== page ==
The balancing act of juggling care with career

Juggling care and career: Why supporting carers in the workplace is the right thing to do

My lovely mother-in-law describes her 50s, 60s and 70s as her “golden years”. As she keeps reminding my husband and I: “Your father and I were travelling the world when we were your age, or we were out and about meeting friends or at the bowling club.”

And so they were! Able to draw their pensions (state and private) at 60 and 65-years-old respectively, they enjoyed a long, happy and comfortable retirement unencumbered by caring responsibilities either for each other or for their parents who had passed away decades beforehand.

At 57, my “golden years” on the other hand are shaping up somewhat differently. Since May 2022 when my mum (86) collapsed with sepsis from a urinary infection, I’ve been sharing her care and that of my 92-year-old father, who has late-stage prostate cancer, with my younger sister (53), who is herself recovering from cancer treatment. Both mum and dad are now housebound and require 24-hour support which includes everything from meal preparation to toileting.

Fortunately, we were able to access a council care package for mum, which means two carers visit four times a day, but my dad is still waiting to be assessed. To pick up the slack and allow our much-loved parents to remain in their own home, my sister has given up her full-time job to be their primary carer with me staying over 48 hours each week to give her a break.

Added to this are my caring responsibilities for my mother-in-law who, despite living quite independently at 93-years-old, was widowed during the Covid lockdown and requires help with shopping and all the other bits and pieces that become so much more difficult when we get that little bit older.

Throughout all of this my job as Marketing Manager at Bell Ingram has been a lifeline, not just financially (as my husband was forced to retire earlier than expected due to a stroke), but as a means of living a life outside caring. Just having a natter with other people and hearing the banter of office life is a real tonic when things are rough at home.

I consider myself extremely lucky to work for a company which believes that supporting carers is the right thing to do and this ethos has allowed me to stay in a job that I love and progress my career.

It’s important to stress that Bell Ingram doesn’t just pay “lip-service” to carer inclusion. In practical terms, my boss has given me the green light to work from my parents’ home two days a week which has been a game-changer. Instead of driving back and forward from Perth to Glasgow twice a week, I now have a home office in their flat where I can do a full day’s work, while still being available to cook meals, let in doctors and carers, and keep an eye on them during the night.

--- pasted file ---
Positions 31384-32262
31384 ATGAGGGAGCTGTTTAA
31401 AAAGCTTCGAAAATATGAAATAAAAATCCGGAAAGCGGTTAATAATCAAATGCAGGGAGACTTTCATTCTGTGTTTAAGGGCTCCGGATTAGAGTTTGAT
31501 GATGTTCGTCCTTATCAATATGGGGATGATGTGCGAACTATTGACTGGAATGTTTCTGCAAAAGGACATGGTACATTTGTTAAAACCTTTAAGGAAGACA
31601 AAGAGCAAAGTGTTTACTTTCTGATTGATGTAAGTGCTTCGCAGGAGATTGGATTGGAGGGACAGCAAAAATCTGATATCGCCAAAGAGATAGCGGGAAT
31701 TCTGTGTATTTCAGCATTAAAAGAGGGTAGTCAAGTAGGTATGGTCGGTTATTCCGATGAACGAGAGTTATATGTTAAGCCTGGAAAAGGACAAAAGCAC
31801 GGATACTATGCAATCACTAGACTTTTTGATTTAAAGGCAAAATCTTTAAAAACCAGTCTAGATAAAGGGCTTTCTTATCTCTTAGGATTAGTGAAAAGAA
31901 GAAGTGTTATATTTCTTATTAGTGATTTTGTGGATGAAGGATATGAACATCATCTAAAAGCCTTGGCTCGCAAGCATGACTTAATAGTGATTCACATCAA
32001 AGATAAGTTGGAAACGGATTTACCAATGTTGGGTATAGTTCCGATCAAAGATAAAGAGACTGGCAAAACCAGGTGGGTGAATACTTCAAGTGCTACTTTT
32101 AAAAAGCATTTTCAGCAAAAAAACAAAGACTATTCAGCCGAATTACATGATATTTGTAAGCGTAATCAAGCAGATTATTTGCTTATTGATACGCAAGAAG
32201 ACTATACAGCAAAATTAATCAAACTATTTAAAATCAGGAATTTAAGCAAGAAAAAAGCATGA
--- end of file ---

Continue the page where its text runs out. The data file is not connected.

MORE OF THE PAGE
Being a carer can be overwhelming at times and I also count myself blessed to work with people who have been amazingly supportive when I’ve had a bit of a tearful meltdown in ladies’ loo or on one mortifying occasion while serving drinks at our stand at the Royal Highland Show!

I am also part of Bell Ingram’s Carer Network which was formed recently as a platform for colleagues who identify as carers to talk frankly about the challenges of juggling our caring responsibilities with our working lives.

We met for the first time on Teams earlier this month and I found it really helpful to share my experiences with people who fully appreciated the physical and emotional toll of caring for loved ones.

It was also a chance to share information about the support that’s available from local or national charities, benefits that can be claimed, and tips on how carers can maintain their own well-being.

I know it’s a cliché but the last three years have been a rollercoaster for me and my family, and it’s taught me to be grateful for what I’ve got, to celebrate the small wins and not dwell on the future. I may not be travelling the world like my in-laws did at my age, but I have my family, my friends and a job I love … and that’s more than enough.


Our people

Alison Lowson

Alison Lowson

Marketing Manager
Tel: 01738 621 121

About: Alison heads up Bell Ingram’s marketing and PR team. She is a marketing and communications specialist who has worked across a wide range of sectors including social enterprise, events, museums, charities, farming, law, technology, building and public sector. Previously she was a regional editor with Media Scotland, co-ordinating print and digital newspaper titles across Central Tayside. Interests: Brand Marketing, Sales and Business Development, Public Relations and Media Management, Content Creation, Newspaper and Magazine Production, Event Planning and Delivery.

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